Dinner is quite an event on Solomons, and fine dining is not hard to find. Many of the restaurants serve seafood, such as the classy Lighthouse Inn and Restaurant and the slightly more casual Dry Dock Restaurant, both of which also feature outdoor dining. DiGiovanni's Dock of the Bay, however, offers upscale Italian food right on the water. Drink like a local and order a bottle of wine provided by the Solomons Island Winery, which is available at these and many other Solomons restaurants.
Stroll the Riverwalk after dinner, and, if you went elsewhere for your meal, have a drink at the unique Boat Bar at the Lighthouse Inn. The bar is shaped like the hull of a boat, and it was hand carved by local craftsman "Pepper" Langley. If the thought of creating functional art interests you, take his carving class or simply see his other work at the Calvert Marine Museum.
A very popular way to get to Solomons is by boat. Many people sail in from Baltimore and points farther north for a mini-vacation on the tiny island. Others use the harbor as a rest stop on their way to Virginia, the Carolinas or Florida. No matter what their reasons are for coming, boaters enjoy the convenience and entertainment of a trip to Solomons.
If you have arrived by boat but only wish to stay for the evening, sail right into the harbor and dock your boat in one of the many slips provided by restaurants such as the Dry Dock Restaurant. Enjoy a delicious meal and relax from your day at sea. Following dinner, walk down the street to the Tiki Bar for drinks. Solomons may not be Hawaii, but you will forget that you're in Maryland as you relax in this tropical paradise.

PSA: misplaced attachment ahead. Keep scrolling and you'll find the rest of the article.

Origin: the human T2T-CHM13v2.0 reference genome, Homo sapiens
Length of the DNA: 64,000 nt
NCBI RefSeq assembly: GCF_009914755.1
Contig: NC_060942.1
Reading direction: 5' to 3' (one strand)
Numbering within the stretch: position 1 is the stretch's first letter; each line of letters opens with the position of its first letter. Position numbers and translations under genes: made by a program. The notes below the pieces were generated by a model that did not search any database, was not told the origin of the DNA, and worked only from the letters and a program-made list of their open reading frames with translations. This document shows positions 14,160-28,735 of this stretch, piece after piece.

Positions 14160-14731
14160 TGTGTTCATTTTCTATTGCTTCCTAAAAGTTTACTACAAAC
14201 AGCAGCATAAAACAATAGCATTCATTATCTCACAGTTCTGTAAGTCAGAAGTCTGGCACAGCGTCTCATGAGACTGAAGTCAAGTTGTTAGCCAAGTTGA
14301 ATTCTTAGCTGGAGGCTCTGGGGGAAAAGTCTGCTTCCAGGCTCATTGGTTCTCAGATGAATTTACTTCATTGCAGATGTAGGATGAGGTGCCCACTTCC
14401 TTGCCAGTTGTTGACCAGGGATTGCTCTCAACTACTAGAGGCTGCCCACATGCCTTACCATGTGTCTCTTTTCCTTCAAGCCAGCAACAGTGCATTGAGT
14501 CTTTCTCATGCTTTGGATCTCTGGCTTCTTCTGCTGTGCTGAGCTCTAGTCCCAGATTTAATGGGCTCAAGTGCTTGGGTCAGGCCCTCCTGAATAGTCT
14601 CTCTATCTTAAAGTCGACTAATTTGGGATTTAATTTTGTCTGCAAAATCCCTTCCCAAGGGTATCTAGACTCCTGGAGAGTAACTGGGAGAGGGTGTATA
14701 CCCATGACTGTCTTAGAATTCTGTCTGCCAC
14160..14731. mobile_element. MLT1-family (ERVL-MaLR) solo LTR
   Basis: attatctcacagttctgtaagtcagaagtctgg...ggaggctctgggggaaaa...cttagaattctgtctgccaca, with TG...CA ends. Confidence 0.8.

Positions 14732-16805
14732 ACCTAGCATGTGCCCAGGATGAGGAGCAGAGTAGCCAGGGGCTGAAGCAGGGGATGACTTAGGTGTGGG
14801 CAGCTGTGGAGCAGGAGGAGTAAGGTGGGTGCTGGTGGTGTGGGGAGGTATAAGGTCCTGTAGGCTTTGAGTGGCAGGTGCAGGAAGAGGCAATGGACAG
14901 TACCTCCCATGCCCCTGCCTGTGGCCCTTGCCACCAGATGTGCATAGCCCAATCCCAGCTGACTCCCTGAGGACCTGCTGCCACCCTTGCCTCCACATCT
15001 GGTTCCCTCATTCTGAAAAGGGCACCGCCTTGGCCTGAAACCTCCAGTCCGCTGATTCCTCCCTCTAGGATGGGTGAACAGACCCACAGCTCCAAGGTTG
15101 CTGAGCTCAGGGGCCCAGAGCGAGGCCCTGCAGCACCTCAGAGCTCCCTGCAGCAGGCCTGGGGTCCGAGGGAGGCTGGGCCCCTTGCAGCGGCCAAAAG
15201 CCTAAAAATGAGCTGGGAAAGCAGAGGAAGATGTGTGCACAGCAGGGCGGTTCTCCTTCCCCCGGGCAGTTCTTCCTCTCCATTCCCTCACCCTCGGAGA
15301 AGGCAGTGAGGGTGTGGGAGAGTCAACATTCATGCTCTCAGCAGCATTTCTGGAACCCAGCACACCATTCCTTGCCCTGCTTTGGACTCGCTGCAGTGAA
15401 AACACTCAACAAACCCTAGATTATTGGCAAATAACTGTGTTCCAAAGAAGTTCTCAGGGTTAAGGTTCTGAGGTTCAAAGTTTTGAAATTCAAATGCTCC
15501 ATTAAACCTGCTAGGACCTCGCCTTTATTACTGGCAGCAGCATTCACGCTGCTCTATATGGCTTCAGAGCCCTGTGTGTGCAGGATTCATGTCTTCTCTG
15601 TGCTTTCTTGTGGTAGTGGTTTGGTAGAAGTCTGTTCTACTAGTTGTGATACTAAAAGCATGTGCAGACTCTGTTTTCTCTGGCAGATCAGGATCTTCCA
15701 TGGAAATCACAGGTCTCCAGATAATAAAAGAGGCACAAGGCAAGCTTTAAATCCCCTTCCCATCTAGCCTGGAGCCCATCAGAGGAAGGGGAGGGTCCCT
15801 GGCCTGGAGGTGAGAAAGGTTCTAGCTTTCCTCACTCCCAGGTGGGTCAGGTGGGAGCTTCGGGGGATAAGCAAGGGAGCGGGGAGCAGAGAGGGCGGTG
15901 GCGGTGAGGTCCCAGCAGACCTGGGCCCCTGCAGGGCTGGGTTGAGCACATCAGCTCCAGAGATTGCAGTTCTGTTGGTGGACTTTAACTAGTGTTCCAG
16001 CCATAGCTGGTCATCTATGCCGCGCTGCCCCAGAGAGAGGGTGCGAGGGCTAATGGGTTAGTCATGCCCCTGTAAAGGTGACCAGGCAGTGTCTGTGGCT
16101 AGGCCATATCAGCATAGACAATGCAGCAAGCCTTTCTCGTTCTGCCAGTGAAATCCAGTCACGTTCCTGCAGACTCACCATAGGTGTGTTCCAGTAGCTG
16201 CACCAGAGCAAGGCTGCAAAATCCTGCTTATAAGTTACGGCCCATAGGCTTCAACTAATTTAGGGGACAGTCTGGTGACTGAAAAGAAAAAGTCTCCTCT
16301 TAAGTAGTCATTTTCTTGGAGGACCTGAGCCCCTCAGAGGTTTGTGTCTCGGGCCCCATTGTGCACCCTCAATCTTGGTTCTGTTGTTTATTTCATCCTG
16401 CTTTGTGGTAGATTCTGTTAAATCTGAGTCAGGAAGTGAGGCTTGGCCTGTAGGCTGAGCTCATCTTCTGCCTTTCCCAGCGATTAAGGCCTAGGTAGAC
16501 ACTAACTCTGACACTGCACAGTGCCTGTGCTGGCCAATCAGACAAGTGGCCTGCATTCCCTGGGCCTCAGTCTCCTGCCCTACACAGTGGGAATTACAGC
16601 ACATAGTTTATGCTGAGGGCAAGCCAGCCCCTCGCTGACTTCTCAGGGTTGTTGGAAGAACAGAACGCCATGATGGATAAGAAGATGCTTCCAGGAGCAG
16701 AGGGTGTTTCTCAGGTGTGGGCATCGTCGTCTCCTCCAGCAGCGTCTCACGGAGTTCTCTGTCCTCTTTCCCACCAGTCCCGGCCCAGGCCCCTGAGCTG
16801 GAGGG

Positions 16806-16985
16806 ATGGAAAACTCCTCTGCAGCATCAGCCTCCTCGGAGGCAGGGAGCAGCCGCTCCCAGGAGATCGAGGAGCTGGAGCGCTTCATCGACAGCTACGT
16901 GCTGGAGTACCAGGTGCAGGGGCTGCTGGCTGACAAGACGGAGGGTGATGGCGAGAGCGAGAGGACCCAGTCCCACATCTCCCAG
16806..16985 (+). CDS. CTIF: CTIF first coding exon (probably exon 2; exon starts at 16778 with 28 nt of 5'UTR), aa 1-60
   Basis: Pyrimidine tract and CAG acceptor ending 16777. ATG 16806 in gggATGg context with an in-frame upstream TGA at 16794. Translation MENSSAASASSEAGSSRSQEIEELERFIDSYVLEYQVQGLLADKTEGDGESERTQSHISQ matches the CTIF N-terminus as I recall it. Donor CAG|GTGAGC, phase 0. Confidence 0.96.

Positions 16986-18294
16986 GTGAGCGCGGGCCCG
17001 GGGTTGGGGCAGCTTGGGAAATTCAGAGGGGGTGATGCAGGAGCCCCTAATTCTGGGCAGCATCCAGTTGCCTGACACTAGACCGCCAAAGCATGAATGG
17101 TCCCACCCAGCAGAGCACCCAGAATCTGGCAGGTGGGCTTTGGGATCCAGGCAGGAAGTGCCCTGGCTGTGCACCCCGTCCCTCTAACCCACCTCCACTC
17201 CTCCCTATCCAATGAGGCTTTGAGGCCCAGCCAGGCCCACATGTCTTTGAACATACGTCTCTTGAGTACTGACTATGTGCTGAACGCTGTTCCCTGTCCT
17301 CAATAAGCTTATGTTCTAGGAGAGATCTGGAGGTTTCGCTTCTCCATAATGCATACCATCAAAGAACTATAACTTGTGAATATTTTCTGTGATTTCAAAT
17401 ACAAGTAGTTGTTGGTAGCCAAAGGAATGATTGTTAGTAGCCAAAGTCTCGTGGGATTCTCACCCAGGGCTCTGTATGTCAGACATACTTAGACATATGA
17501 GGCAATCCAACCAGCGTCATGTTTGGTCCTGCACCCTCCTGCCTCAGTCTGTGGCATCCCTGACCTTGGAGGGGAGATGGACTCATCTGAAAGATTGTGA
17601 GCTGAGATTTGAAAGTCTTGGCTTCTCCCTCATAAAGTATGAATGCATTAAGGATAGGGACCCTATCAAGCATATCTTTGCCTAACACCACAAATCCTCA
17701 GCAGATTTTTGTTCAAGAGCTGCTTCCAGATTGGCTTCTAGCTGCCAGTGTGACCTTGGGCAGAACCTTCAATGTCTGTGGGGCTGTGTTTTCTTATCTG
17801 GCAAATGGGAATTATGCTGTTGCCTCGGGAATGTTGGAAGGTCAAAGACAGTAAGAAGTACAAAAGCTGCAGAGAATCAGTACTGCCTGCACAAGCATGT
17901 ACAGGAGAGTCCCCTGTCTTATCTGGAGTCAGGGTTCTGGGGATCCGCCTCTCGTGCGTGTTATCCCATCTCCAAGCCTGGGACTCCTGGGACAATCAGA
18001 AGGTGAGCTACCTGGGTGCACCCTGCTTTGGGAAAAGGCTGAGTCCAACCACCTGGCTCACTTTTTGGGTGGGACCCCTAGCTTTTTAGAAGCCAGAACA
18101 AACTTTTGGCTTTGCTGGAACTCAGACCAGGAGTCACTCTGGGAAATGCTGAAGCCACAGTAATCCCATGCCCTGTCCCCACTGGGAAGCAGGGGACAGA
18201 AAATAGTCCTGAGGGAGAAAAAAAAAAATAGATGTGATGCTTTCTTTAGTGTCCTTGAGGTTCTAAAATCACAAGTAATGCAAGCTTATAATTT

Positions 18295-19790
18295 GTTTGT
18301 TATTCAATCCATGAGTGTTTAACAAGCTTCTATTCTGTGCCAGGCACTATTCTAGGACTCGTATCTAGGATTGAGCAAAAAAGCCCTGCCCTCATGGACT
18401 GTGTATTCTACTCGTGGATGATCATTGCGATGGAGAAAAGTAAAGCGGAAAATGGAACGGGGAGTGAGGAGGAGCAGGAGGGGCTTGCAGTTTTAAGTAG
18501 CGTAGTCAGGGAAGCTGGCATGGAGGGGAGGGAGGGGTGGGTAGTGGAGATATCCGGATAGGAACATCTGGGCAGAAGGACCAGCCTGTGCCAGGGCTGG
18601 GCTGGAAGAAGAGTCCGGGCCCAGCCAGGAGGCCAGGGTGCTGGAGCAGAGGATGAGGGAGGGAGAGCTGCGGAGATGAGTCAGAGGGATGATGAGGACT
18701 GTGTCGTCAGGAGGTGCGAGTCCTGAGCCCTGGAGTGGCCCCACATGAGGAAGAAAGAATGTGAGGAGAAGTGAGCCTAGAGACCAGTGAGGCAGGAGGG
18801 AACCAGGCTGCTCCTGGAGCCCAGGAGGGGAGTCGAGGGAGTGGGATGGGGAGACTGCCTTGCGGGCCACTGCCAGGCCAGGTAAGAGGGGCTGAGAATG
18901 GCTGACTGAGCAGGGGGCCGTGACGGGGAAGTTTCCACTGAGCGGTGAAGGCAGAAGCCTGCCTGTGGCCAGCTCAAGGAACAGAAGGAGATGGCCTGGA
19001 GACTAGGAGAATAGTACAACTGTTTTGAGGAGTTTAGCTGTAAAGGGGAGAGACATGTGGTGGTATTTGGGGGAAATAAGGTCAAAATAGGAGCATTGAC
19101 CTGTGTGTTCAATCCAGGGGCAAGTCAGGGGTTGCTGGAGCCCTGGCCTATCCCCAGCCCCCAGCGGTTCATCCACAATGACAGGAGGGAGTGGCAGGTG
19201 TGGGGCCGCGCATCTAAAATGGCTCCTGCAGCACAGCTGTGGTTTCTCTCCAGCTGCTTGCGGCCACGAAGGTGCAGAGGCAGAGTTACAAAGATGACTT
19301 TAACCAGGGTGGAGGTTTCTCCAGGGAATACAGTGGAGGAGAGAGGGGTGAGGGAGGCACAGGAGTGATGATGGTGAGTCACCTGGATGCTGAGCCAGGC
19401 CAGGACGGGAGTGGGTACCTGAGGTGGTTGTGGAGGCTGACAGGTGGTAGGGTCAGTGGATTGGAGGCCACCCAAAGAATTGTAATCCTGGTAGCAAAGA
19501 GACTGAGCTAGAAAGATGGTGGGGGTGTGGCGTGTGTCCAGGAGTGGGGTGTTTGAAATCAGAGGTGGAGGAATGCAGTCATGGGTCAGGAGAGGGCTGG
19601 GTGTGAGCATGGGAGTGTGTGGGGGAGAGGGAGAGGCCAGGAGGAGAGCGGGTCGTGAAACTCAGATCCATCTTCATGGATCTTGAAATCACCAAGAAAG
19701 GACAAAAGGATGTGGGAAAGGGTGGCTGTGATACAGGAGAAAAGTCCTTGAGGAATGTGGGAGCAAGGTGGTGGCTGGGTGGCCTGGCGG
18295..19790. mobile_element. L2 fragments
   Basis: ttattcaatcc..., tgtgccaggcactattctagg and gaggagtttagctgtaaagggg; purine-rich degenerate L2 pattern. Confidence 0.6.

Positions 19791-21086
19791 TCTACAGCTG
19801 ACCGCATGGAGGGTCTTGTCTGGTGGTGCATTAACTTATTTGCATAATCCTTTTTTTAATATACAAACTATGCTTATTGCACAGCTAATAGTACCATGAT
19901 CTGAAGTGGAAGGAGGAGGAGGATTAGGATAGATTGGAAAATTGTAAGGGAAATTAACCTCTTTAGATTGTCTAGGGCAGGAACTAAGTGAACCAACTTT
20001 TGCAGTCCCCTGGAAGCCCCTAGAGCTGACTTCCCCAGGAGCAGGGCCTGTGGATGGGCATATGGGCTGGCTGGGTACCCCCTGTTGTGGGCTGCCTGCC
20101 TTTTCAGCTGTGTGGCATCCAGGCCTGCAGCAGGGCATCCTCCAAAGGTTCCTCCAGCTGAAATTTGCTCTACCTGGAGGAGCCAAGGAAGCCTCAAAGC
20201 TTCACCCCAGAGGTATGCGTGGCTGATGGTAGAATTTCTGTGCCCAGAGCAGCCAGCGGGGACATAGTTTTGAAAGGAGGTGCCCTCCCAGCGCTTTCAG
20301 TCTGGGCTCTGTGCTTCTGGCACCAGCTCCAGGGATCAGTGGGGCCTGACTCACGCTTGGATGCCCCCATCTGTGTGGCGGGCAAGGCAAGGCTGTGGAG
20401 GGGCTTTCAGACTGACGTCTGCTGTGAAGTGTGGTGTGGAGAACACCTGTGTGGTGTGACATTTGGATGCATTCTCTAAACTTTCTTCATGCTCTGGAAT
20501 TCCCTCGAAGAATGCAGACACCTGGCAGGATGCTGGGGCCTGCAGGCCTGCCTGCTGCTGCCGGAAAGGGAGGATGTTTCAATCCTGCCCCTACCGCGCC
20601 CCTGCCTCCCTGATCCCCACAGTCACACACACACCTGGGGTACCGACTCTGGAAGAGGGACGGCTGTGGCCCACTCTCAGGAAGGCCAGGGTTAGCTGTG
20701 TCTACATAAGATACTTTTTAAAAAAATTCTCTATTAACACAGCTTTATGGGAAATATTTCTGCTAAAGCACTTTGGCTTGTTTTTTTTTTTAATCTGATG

For those wishing to stay overnight, many marinas will gladly house your boat. The beautiful Spring Cove Marina is conveniently close to the Holiday Inn Select, and it houses the Naughty Gull Restaurant and Pub. You may also dock at the Calvert Marina. After your boat is docked and you have eaten, head over to the Harbor Sounds Restaurant to dance the night away with New Orleans-style food, drinks and music.
Hopefully, you've saved a little bit of energy, because there is much to do during the daylight hours. Explore the scenery of the island and its surrounding waters and spend a whole day at sea, fishing and sunbathing. Popular pastimes of visitors also include wind surfing, sailing and jet skiing. Gather your friends and spend the day in the sun, enjoying the water that gives Solomons its fun factor. Take your midday break with a late lunch at the quirky C.D. Cafe, Inc. and a leisurely bike ride around the island.
The island life is quaint in Southern Maryland, but there is more than enough to keep you entertained for the length of your visit. No matter what occasion brings you to Solomons, you will find that its hospitable residents, extraordinary scenery and delightful restaurants are perfect reasons to keep coming back